Dr S Gurushankar, chairman, Menkshi Mision Hospital
It is a positive Budget, with an overall thrust on rural areas and the underprivileged people. I would rate it seven out of ten. The creation of 5,000 new post-graduate seats annually and the announcement to encourage DNB courses in private hospitals is commendable and will help address the acute shortage of medical specialists.
The government's intention to work towards reducing the cost of medical devices is very positive. However, it is unclear how this will be achieved. I hope the customs duty on medical devices comes down as most of these are imported. This will bring down the cost of setting up a hospital.
Although the Budget addressed several areas positively, it has left some urgent needs unfulfilled. About 85 per cent of all hospitals in India are in the private sector. They are the ones largely dealing with non-communicable diseases such as cancer, diabetes and cardiovascular conditions, not government hospitals. It is time for the government to shift gears and start giving equal importance to non-communicable diseases.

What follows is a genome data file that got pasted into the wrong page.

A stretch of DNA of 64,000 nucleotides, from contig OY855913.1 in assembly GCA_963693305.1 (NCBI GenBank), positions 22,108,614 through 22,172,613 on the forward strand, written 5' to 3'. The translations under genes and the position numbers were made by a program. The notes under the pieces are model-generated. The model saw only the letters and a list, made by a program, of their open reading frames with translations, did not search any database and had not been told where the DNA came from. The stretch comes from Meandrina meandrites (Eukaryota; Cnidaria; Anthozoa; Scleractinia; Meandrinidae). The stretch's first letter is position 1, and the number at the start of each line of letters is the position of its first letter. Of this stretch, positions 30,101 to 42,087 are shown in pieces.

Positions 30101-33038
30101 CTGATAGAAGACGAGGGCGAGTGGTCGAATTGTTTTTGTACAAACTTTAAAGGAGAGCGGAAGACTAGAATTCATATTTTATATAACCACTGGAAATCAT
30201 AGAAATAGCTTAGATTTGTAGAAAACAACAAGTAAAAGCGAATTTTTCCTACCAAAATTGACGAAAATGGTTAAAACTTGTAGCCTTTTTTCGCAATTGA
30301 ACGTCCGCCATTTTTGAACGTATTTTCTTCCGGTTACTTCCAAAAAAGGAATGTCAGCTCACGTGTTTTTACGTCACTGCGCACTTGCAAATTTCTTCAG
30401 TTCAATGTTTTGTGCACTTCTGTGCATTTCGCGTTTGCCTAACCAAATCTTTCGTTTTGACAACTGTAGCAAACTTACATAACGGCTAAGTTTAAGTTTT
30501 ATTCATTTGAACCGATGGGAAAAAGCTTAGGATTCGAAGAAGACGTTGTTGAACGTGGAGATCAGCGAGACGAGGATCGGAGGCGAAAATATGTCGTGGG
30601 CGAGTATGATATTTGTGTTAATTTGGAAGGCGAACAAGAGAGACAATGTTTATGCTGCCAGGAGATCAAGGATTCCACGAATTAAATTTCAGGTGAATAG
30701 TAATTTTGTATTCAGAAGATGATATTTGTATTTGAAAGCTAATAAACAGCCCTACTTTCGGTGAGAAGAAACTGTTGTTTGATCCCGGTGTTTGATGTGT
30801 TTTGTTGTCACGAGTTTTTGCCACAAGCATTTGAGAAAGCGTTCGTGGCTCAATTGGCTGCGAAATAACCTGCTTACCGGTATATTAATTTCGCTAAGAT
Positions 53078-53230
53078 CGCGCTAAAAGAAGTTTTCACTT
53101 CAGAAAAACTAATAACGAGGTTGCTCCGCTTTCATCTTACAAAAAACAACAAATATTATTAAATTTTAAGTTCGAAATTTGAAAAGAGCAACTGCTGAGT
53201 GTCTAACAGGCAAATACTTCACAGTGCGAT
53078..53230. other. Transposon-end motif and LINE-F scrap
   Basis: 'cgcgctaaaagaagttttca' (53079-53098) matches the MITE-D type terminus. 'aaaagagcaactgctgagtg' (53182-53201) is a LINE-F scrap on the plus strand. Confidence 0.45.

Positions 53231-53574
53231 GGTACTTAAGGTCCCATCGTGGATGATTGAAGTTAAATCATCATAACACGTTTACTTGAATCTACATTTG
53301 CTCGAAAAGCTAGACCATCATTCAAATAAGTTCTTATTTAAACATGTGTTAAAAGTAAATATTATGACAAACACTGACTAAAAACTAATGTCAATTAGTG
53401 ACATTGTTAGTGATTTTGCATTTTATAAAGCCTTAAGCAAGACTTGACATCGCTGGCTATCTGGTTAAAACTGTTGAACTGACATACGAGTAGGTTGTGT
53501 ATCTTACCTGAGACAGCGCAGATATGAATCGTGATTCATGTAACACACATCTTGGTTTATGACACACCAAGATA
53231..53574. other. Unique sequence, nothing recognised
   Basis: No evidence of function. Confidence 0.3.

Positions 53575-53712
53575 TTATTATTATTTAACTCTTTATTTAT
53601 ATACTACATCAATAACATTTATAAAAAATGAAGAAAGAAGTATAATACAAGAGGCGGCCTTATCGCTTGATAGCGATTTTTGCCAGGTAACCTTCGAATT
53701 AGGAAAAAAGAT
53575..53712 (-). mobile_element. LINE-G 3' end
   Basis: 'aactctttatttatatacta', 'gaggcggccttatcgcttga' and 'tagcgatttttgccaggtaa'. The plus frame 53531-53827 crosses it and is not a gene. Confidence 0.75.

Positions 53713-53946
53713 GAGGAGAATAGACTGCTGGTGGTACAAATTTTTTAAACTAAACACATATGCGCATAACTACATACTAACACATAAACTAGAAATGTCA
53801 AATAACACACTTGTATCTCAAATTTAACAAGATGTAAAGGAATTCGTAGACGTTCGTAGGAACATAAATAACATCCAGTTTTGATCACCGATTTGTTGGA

It needs to come up with an action plan for these too, rather than a single-minded focus on communicable diseases like TB and leprosy. It is unfortunate that even seven decades after Independence, we are still struggling to eradicate communicable diseases.
The government did not announce a single incentive to start private hospitals in rural areas. It rightly focussed on affordable housing in the Budget, but isn't affordable healthcare important too for the masses? The lives of villagers are as important as those of city-dwellers. It is high time the Government started focussing on healthcare of people living beyond the cities.
There was nothing in the Budget to empower private healthcare players in rural areas. Hospitals in rural areas should have been given infrastructure status. A ten-year tax holiday for starting new hospitals in rural areas could have been given to incentivize healthcare entrepreneurs to venture beyond the cities.